"There is a lot of opportunity for us," he said. "With a piece of land zoned heavy industrial, there are a lot of uses we can do in the recycling area. We wanted to find a piece of property with the room to do that."
Shell said GO Auto Recycling also will remain in operation along New Kings Road.
"Auto recycling in general is countercyclical," he said, explaining it is not necessarily affected by the economy.
"It's not discretionary that you wreck your car. You don't choose to have your motor go bad or damage your car," he said.
Shell said insurance covers a portion of vehicle damage, but people "are looking for an alternative to buy new parts."
Shell said he and Finley don't approach the business like a junkyard. "We use a lot of data and a lot of statistics," he said.
Shell cited the company's large inventory and its "significant" business with major repair facilities and dealerships in North Florida.
Site improvement documents show development of the first two phases will use 33.2 acres and the third phase will be 4.3 acres. The conservation area is shown as 12.5 acres for a total of 50 acres.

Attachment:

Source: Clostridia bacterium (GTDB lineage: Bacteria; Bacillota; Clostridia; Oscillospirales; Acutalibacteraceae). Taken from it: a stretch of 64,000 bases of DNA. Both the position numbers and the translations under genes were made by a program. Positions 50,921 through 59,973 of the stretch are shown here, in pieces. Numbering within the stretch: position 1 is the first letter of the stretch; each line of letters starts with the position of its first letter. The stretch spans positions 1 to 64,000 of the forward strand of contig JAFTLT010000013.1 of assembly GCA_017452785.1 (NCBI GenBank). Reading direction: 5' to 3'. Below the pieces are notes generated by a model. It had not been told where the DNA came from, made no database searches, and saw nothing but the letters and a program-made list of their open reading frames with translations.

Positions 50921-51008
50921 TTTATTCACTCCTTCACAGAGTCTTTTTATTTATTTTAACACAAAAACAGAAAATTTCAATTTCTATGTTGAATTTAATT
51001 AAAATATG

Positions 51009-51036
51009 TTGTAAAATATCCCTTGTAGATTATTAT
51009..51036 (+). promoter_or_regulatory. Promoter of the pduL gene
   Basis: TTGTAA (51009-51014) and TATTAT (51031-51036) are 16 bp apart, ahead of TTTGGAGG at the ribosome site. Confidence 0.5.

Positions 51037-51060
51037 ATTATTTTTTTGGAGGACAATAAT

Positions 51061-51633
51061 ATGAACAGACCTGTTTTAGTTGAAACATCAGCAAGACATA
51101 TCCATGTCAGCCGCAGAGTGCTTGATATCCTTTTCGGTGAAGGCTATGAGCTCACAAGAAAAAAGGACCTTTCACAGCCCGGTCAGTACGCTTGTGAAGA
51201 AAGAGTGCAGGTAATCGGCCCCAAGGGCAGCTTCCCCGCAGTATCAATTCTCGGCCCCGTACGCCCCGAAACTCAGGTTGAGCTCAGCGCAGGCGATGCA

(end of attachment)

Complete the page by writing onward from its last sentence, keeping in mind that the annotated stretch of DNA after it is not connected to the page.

A closer look at the site improvement plans shows a first phase that includes the 7,650-square-foot enclosed and unenclosed space and a second phase with a 21,600-square-foot building. The bulk of the developable land consists of recycling and storage yards.
The New Kings Road site is about 9 miles north of the Commonwealth Avenue property.
The goautorecycling.com website says GO Auto Recycling offers recycled original equipment manufacturer auto parts, including engines, transmissions, auto body parts, sheet metal, truck beds, bed liners, wheels, seats, radios and new and used head lights, tail lamps and radiators.
GO Auto Recycling is part of Team PRP, which stands for premium recycled parts, a group of independent auto recyclers.
Shell, Finley, Adam Mervis and Michael Mervis are listed as managers in the articles of organization for Go Pull-It LLC, filed in September with the Florida Department of State. The mailing and street address for the limited liability company is shown as 12270 New Kings Road.
In May, Shell, Finley and manager Michael Stanley added Adam Mervis and Mervis 2006 LLC as managers to Green Oak Investments LLC, which does business as GO Auto Recycling.
Shell and Finley first applied in May 2009 to do business in Florida as Green Oak Investments LLC, listing the original date of organization as 2006 in Delaware. It listed the nature of business in Florida as auto parts and scrap metal.